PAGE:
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Toquinho - Canto da sereia
rec. live, September 2016
Ophélie Gaillard (cello)
Sung texts (no translations) included. APARTÉ AP182 [42:13]
If your acquaintance with the work of cellist Ophélie Gaillard is limited to her recordings or concert performances of works by composers such as Bach, Vivaldi, Fauré, Britten and Dutilleux, you should probably approach this recent release with a degree of caution. On the other hand, you may be better prepared, and perhaps better disposed towards Canto da Sereia, if you have heard and enjoyed her two-CD set Alvorada (Aparté AP104). Gaillard, with various collaborators, presented there a range of music, both ‘classical’ and ‘popular’, from Spain, Brazil, Argentina and Cuba. Even then there is a reservation to be made. David Barker in his review of Alvorada found more than a little to like but also wrote: “Two songs, including the title track, feature famous Brazilian singer/guitarist Toquinho. They didn’t appeal at all: too much like cocktail lounge background music.” That was a judgment with which I largely agreed.
Now here is a whole album recorded with Toquinho. Indeed, his name appears above (and in larger type than) Gaillard’s on the front of the disc’s packaging. This time there are more pieces composed by Toquinho. I am very much in favour of collaborations between musicians from different backgrounds and traditions, and I have enjoyed and admired a good number of such ventures (recorded or live). What is essential to the success of such collaborations is that the music produced should be something new, something different from the two (or occasionally more) musical traditions drawn on. Disappointment comes when the resulting music is essentially a dilution of one or both of the ‘original’ musics. And, sadly, that, largely, is what happens here. Toquinho has previously recorded, with groups of his own, most of the compositions of his which are recorded again on Canto da sereia (Song of the Siren). In every case where I have been able to make a comparison, the earlier recording has a vitality and bite largely absent from the new version.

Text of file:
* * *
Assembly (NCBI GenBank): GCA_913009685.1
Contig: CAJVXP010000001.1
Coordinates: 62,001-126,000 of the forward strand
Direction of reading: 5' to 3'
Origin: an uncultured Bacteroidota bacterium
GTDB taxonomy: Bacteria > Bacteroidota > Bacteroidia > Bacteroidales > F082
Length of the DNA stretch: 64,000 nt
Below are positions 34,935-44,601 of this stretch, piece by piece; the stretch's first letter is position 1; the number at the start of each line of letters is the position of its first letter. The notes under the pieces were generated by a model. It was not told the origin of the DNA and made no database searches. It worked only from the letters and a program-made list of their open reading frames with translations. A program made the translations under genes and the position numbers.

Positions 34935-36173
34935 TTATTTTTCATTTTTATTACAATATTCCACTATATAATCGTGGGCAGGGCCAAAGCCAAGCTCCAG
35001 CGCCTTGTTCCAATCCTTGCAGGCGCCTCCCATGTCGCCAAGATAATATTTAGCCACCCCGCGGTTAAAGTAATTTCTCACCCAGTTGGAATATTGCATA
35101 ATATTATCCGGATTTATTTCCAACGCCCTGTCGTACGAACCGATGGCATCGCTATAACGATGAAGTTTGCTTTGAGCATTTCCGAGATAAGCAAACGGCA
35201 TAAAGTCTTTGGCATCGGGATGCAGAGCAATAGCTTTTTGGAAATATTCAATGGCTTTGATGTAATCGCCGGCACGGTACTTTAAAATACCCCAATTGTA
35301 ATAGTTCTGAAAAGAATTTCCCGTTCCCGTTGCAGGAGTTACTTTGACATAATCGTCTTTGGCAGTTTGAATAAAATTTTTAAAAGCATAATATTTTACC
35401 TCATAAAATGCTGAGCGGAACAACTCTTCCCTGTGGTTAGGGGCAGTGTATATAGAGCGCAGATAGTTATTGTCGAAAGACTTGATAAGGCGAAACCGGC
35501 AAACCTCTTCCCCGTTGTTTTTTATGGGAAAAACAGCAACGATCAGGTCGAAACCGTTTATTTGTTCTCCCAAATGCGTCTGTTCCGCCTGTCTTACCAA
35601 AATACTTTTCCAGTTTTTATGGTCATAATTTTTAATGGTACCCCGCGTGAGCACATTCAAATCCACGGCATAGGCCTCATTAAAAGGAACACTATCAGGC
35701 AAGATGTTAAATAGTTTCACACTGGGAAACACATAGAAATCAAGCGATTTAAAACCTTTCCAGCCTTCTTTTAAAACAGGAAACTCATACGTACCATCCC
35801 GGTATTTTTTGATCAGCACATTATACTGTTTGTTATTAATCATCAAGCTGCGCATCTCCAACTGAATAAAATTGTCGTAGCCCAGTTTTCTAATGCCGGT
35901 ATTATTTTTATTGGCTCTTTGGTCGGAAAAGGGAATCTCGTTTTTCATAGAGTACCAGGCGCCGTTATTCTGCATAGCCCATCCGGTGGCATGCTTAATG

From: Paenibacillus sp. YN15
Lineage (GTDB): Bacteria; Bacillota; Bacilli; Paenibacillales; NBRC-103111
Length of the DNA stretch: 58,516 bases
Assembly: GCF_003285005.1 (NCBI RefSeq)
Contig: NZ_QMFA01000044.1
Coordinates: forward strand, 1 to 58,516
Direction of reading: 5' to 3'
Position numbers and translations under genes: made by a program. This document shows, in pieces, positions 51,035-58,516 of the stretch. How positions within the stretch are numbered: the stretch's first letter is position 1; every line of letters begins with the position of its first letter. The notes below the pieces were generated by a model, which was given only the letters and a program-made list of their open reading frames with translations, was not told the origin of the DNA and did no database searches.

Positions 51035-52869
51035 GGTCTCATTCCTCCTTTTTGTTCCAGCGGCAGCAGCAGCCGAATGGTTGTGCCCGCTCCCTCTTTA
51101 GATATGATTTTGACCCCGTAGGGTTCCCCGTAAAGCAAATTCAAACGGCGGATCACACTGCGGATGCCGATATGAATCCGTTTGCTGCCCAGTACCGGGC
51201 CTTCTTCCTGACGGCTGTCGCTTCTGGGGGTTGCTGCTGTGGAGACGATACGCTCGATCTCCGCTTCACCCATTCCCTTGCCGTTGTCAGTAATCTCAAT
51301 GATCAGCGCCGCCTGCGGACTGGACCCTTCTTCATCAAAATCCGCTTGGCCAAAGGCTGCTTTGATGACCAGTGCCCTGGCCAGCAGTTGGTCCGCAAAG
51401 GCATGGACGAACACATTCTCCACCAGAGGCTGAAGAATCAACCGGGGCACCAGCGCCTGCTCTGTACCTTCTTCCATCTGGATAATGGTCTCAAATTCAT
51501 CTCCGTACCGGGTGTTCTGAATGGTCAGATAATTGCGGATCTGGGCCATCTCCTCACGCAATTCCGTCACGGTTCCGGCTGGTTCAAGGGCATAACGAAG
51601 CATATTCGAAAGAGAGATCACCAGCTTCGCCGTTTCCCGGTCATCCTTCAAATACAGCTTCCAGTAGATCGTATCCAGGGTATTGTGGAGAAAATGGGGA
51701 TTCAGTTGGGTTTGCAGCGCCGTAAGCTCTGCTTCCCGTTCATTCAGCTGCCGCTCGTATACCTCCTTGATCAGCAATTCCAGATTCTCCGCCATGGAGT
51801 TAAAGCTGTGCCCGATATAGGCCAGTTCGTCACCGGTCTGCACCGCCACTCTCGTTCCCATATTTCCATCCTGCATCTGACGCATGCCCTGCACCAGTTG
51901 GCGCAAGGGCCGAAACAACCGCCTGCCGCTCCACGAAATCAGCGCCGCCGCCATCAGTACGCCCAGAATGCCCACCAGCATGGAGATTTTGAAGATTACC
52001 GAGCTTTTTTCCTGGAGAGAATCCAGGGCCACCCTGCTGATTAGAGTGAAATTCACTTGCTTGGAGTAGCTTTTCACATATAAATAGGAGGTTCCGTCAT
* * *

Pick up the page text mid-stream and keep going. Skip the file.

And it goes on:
When I have previously listened to recordings by Toquinho – and on the one occasion when I heard him live at a concert in Paris – I was struck by the adventure in his playing and singing, his search for fresh harmonies and sonorities. Here, on the other hand, he sounds rather inhibited, as if he is rather playing safe, making the result somewhat bland. On most of the tracks, Ms. Gaillard is heard only as part of the ensemble, where her full bowed sound certainly adds something of interest. But it is the characteristically whispering voice of Toqhuino which quietly dominates proceedings. All tracks are arranged by the French-Argentine pianist and composer Gabriel Sivak; his arrangements are unexceptionable but not especially exciting.
However, for all my reservations it would be wrong to be entirely negative about this disc. Toqhuino’s unflamboyant singing has an undeniable charm. The album, indeed, is far more his than Gaillard’s. Much of what she does could as readily have been done by a cellist of less ability. On many of these tracks the voice and guitar of Toquinho are foregrounded. Gaillard plays a more prominent role on a few tracks, notably Alvorada, the beautiful Bachianinha No. 1 by the late Paulinho Nogueira and Tarde em Itapoã. The last track on the album is a version of Aria-Cantilena, the first part of Villa-Lobos’s Bachianas Brasileiras No. 5. Sparely accompanied by a single guitar, Gaillard plays the familiar melody very beautifully and expressively. Without words, she still evokes powerfully the mood of the words, normally sung by a soprano, of course. (The text was written by Ruth Valdares Corrêa: “In the evening, a rosy cloud, slow and transparent, covers space in pink. On the horizon the moon rises sweetly, beautifying the evening, like a loving girl who prepares herself and dreamily makes the evening beautiful.”) This is the one track on Canto da sereia where one hears Ophélie Gaillard as the great soloist she is.
On balance then, this is an album which will please lovers of bossa nova in general, or fans of Toquinho in particular, a good deal more than it will delight admirers of Gaillard.
Glyn Pursglove Contents TOQUINHO (b. 1946)
Quem viver, verá [2:54] Gabriel SIVAK (b. 1979) /TOQUINHO
Canto da sereia [2:26] Baden POWELL (1937-2000) / Vinicius de MORAES (1913-1980) // TOQUINHO /Chico BUARQUE (b. 1944)
Samba da Bençao // Samba pra Vinicius [3:14] Antonio Carlos JOBIM (1927-94) /Vinicius de MORAES
Eu sei que vou te amar [3:06] CARTOLA (1908-1950) / H.B. de CARVALHO / CACHAÇA
Alvorada [3:49] Paulhino NOGUEIRA (1929-2003)
Bachianinha No. 1 [2:40] TOQUINHO / Vinicius de MORAES
Tarde em itapoã [2:54] Gabriel SIVAK /TOQUINHO /Paulo César PINHEIRO (b.1949)
Fariseus [2:40] TOQUINHO / Maurizio FABRIZIO (b. 1952) / Guido MORRA (b. 1956) / Vinicius de MORAES
Acuarela [4:03] PIXINGUINHA(1897-1973)
Carinhoso [3:33] TOQUINHO / Vinicius de MORAES
Escravo da Alegria [3:00] NILTINHO (1936-2018)
Tristeza [3:23] Heitor VILLA-LOBOS (1887-1959)
Bachiana Brasileira No.5 [4:32]